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Friday, January 17, 2003
Africa Aid That May Actually Be Working
I couldn't disagree more with those people who insist that the only way to save sub-Saharan Africa is an unending cycle of loans, and the forgiveness of said loans. It is insulting to those countries that we believe we are the only ones who can help them. It is essential we allow the nations of Africa to help themselves; eventually, they'll get it right.
I don't support abandoning food and medical aid. Africa has too many sick and hungry people, and not nearly enough supplies. Administered by international aid organizations, these donations do indeed save many Africans who would otherwise die. (Side Note: Some assistance has been a mixed blessing. Vaccines, for example, have allowed children who would otherwise have died very young to grow far longer than expected. Since African females were used to having many children to compensate for the high child mortality rate, families in Africa ballooned in size as the babies kept coming, despite the fact that most of them were remaining alive. As a result, food, already in short supply, because ever more scarce, forcing starvation upon even more people.)
The highly favourable loans given to the countries, however, rarely have a positive effect. A large chunk of the money ends up in the Swiss bank accounts of the ruling dictators. The rest is usually mishandled, and provides no ROI. As a result, it is impossible for the countries to ever repay the loans, causing NGOs and Bono to insist that we forgive them. And the cycle repeats itself, as the African states continue to lag the rest of the world in nearly every economic category. With an incentive to improve themselves, as opposed to gifts, it is possible for the African sub-continent to fix itself.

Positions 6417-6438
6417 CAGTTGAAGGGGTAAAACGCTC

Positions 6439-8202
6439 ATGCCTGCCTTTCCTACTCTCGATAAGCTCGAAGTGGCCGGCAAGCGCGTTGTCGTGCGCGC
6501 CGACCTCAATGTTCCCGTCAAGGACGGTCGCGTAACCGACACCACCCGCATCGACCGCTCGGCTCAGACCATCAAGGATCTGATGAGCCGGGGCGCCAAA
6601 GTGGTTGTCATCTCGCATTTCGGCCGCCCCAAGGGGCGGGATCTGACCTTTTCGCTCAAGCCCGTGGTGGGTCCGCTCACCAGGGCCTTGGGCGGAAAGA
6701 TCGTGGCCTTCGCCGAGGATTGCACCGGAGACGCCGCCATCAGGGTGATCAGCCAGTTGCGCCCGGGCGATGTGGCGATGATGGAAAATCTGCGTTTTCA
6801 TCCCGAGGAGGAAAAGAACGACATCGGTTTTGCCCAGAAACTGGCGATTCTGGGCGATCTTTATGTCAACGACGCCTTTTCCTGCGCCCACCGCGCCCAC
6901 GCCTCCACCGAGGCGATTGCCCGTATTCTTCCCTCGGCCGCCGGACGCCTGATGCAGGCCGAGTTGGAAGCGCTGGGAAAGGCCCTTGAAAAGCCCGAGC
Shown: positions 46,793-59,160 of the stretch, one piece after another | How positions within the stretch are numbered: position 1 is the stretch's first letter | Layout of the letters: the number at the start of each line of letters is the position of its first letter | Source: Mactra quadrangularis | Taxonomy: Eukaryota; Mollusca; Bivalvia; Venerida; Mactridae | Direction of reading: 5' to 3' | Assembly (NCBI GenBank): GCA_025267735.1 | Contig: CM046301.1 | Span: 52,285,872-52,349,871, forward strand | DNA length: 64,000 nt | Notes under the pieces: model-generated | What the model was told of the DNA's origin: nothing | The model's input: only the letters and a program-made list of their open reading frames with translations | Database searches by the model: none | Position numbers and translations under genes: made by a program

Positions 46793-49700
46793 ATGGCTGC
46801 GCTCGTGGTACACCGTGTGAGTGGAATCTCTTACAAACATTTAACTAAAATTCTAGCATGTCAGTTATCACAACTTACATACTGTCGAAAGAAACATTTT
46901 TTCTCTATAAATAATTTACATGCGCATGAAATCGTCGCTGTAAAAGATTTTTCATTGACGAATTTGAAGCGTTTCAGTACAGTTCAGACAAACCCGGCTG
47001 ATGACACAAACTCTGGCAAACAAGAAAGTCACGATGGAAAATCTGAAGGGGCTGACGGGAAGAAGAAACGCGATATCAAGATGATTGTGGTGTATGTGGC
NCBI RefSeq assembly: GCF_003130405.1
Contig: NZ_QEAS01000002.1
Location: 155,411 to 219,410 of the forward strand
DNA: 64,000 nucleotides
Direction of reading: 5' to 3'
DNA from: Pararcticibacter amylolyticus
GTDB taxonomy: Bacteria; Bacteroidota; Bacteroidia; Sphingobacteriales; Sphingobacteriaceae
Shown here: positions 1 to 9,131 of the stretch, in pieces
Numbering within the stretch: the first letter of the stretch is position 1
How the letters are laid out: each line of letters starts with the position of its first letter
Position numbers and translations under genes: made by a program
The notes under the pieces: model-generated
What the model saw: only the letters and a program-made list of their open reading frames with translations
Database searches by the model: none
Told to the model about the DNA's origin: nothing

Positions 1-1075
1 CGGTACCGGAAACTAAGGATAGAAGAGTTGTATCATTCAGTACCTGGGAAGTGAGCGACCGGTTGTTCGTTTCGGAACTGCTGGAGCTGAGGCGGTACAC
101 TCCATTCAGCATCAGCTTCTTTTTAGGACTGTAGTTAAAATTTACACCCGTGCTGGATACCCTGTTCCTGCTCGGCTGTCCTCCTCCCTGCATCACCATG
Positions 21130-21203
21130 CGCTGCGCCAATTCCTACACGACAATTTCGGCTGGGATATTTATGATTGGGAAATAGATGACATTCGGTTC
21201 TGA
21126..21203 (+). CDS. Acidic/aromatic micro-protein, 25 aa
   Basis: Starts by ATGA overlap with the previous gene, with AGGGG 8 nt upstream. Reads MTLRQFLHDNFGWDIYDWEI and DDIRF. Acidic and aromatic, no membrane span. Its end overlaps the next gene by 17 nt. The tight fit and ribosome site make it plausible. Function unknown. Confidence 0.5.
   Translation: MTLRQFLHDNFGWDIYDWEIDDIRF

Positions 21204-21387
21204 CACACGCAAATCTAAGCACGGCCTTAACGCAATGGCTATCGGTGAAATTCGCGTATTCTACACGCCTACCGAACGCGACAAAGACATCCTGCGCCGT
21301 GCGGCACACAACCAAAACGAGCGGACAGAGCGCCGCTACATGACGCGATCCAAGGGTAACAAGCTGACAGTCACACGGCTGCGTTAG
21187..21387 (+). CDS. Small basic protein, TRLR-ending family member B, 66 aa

One way to encourage this sort of self-sufficiency is to ensure that producers will have access to a market for their goods. That is where African Growth and Opportunity Act comes in. The act provides 35 African countries with duty free access to the huge US market. The current bill, signed by President Clinton in May of 2000, is set to expire in 2008. Today, President Bush requested that congress extend the termination date. I can think of nothing that could help Africa more.
So while I would never have voted for him (not that I could, being Canadian and all), and I don't approve of many of his actions since taking office, I must give credit where credit is due. Mr. Bush: Good show.
posted by Dan 3:16 a.m.